The New York Times was late to the game. But, now that the newspaper is paying attention, they are doing an excellent job spotlighting the dire situation for LGBT people in Uganda. Hopefully, this will drive home the message to the would-be mass murderers in Uganda’s government that there will be a heavy price to pay if they continue promoting butchery and barbarism.
Uganda’ government, which has a shameful record of discrimination against gay men and lesbians, is now considering legislation that would impose the death sentence for homosexual behavior. The United States and others need to make clear to the Ugandan government that such barbarism is intolerable and will make it an international pariah.
Corruption and repression ‚Äî including violence against women and children and abuse of prisoners ‚Äî are rife in Uganda. According to The Times’ Jeffrey Gettleman, officially sanctioned homophobia is particularly acute. Gay Ugandans are tormented with beatings, blackmail, death threats and what has been described as “correctional rape.”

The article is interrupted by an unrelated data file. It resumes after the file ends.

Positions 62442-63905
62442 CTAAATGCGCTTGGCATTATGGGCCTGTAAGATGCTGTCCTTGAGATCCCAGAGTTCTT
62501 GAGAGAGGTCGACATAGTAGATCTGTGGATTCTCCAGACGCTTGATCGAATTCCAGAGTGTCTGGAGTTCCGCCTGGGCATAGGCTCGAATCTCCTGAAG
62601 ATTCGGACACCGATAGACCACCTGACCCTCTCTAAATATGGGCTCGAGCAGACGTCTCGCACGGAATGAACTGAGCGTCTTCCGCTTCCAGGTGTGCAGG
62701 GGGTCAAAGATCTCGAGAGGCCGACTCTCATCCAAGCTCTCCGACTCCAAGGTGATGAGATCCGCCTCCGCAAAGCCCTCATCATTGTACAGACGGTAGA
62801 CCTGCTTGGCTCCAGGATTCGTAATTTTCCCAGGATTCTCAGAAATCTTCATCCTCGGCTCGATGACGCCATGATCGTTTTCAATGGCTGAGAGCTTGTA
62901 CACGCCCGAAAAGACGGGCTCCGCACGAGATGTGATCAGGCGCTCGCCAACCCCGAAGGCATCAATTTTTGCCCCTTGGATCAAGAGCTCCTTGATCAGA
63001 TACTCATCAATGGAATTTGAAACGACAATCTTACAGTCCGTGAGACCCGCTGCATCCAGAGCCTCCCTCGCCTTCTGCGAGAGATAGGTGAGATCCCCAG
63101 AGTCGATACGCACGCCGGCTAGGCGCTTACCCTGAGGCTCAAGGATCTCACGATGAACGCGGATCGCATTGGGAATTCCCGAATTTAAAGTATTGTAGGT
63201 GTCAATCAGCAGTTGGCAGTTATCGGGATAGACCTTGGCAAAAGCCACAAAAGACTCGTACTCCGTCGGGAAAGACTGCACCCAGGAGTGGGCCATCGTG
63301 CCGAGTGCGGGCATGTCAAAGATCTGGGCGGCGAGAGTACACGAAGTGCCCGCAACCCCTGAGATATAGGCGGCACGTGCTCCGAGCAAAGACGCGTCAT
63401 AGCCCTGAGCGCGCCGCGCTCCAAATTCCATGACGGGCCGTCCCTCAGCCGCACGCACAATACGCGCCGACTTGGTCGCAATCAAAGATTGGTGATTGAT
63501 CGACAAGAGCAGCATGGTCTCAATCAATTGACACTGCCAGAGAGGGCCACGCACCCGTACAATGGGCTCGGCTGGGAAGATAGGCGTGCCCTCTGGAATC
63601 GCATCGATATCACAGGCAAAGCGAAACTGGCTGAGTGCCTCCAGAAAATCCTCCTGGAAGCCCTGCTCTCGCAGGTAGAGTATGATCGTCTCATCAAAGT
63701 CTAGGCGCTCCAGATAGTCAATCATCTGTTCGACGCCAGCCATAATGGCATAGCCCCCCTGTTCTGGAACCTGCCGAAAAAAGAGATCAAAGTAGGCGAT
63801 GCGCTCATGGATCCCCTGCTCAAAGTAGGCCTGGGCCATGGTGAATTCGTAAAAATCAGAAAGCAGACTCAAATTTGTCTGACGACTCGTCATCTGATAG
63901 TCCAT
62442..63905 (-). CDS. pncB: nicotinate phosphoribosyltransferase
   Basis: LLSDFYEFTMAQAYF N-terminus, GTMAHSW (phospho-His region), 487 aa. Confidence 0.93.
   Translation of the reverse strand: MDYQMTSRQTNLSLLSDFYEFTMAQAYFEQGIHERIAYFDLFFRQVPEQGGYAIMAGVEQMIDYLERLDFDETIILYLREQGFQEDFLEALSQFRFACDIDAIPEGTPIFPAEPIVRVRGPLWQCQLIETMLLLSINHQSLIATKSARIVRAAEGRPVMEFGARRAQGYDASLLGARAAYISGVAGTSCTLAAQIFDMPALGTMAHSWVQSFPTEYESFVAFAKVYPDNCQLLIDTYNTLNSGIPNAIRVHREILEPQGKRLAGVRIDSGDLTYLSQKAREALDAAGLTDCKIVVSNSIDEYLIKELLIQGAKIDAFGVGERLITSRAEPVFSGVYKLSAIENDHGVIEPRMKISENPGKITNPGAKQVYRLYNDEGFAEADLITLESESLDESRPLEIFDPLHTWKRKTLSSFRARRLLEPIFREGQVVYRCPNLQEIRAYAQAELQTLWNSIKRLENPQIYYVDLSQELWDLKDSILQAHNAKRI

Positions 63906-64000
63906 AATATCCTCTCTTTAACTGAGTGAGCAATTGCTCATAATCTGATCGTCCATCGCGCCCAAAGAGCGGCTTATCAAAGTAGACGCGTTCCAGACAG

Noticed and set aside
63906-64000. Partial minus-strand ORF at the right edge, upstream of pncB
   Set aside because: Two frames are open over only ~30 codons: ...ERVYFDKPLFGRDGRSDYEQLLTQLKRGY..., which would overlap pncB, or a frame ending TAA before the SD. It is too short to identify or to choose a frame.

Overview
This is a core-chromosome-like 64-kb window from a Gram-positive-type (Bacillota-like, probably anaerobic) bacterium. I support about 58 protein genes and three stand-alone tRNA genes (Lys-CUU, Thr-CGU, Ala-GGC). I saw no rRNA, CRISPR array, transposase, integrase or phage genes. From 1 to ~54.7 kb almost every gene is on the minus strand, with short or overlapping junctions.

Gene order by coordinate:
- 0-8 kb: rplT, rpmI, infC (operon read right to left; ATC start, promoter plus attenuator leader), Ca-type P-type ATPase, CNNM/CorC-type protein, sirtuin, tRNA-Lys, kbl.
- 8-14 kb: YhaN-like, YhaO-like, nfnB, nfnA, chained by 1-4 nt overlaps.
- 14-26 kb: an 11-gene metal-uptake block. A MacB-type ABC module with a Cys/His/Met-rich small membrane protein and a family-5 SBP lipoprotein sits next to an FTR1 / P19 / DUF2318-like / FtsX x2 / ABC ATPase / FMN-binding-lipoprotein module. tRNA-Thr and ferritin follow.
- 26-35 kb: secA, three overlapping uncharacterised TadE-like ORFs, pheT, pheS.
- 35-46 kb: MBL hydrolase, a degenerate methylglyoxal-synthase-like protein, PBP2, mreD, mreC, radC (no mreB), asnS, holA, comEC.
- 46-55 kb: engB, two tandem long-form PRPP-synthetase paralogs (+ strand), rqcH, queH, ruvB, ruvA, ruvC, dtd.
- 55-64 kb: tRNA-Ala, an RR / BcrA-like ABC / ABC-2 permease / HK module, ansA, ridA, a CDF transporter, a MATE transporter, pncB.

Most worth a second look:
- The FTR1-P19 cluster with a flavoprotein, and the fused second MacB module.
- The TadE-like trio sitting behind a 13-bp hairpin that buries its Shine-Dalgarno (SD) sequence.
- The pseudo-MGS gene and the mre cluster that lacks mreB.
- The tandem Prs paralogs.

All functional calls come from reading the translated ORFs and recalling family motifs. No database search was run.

The government’ venom is chilling: “Homosexuals can forget about human rights,” James Nsaba Buturo, who holds the cynically titled position of minister of ethics and integrity, said recently.
What makes this even worse is that three American evangelical Christians, whose teachings about “curing” gays and lesbians have been widely discredited in the United States, helped feed this hatred. Scott Lively, Caleb Lee Brundidge and Don Schmierer gave a series of talks in Uganda last March to thousands of police officers, teachers and politicians in which, according to participants and audio recordings, they claimed that gays and lesbians are a threat to Bible-based family values.
Now the three Americans are saying they had no intention of provoking the anger that, just one month later, led to the introduction of the Anti-Homosexuality Bill of 2009. You can’t preach hate and not accept responsibility for the way that hate is manifested.
We don’t have much hope that they will atone for their acts. But right now the American government, and others, should make clear to Uganda that if this legislation becomes law, it will lose millions of dollars in foreign aid and be shunned globally.